Topple 2 is the now-classic block stacking game first released by ngmoco:) way back in what could be considered the golden age of iOS gaming. All of the early games from ngmoco:) were interesting, designed well, unique, and all sported a very touch-centric control scheme. But these early games are, if nothing else, a huge part of the short history of gaming on iOS. So it’s great to think for a moment that those classics may be updated and re-released for modern iOS devices and playable by the now 400+ million iOS gamers. An iPad version of Star Defense or Rolando would also be amazing.
We spoke with Barry Dorf about the updated classics.
148Apps: So, Topple 2 is coming back?! That’s fantastic. What lead to it being revived from the archive?
Barry Dorf: At DeNA we always strive to delight consumers. We saw an opportunity to bring back Topple 2 from the archives and provide fans a fun gameplay experience while also introducing new players to the game.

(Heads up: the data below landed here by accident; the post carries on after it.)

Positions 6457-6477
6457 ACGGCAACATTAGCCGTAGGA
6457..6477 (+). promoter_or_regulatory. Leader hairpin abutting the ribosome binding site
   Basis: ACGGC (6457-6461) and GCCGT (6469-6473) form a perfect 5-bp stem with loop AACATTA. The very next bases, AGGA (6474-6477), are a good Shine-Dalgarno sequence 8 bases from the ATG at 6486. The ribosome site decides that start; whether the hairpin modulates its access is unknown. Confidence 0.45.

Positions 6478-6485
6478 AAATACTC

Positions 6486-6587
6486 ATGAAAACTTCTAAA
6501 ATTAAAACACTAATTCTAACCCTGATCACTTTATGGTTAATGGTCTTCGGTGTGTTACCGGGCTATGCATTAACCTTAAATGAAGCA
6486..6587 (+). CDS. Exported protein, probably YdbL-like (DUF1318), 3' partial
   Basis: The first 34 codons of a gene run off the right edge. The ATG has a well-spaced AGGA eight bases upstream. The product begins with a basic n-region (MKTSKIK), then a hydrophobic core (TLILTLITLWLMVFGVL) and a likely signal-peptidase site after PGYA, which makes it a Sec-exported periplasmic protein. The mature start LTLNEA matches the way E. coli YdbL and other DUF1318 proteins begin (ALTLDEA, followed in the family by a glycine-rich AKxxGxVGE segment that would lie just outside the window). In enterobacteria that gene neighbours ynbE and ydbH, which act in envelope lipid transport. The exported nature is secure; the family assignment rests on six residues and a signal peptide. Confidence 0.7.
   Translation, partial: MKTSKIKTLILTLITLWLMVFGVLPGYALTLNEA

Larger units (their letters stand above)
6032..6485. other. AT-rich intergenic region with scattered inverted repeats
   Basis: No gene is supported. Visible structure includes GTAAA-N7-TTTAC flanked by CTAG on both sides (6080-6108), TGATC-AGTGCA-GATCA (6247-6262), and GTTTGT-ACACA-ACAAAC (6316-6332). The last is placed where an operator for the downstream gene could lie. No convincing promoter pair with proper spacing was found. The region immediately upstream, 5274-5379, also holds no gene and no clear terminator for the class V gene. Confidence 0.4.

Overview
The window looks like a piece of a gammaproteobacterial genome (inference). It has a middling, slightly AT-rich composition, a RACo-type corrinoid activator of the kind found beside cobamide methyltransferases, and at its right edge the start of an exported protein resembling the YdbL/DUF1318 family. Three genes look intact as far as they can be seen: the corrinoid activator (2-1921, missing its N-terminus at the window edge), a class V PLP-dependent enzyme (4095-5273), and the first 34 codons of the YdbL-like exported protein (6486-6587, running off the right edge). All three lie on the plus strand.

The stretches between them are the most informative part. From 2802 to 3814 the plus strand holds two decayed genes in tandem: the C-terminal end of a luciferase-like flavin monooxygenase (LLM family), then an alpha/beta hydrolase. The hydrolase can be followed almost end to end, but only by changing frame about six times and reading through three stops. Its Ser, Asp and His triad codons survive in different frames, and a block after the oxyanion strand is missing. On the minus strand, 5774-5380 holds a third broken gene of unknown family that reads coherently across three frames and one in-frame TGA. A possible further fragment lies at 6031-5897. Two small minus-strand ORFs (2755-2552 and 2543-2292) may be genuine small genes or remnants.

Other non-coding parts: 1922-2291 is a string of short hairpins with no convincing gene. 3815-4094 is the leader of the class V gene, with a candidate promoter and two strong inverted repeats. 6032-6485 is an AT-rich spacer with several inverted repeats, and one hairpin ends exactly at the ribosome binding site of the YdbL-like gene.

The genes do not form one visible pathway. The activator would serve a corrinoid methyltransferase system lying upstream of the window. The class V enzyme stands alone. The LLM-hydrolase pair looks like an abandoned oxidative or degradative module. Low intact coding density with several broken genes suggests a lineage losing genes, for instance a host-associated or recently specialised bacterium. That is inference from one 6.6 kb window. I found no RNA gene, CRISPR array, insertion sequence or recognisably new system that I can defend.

148Apps: ngmoco:) has some fantastic games in the portfolio. Some of the first big iOS games from 2009-10. I would even argue that the ngmoco:) games were ahead of their time and that could be why they didn’t make amazing amounts of money. We’d love to see more of them come back, updated for the new screen sizes and for the iPad. Any chance we’ll see Star Defense, Rolando, Dropship or any of the other classics too?
Barry: How come you didn’t mention MazeFinger and Dr. Awesome?
DeNA’s portfolio of games is pretty amazing. We’re going to wait and see how Topple 2 does before we consider reviving more titles. We encourage everyone to download Topple 2 and give us a reason to revisit bringing back other games.
So there you have it, the classics may live on. Hopefully we will all enjoy this updated game from the early days of iOS gaming. Let us know–do you think it was a game before its time, or does it seem dated now? What other ngmoco:) classics would you like to see come back?
Take a look at this video of the original Topple 2 trailer. We’ll let you know when Topple 2 hits the App Store; it could be as early as today.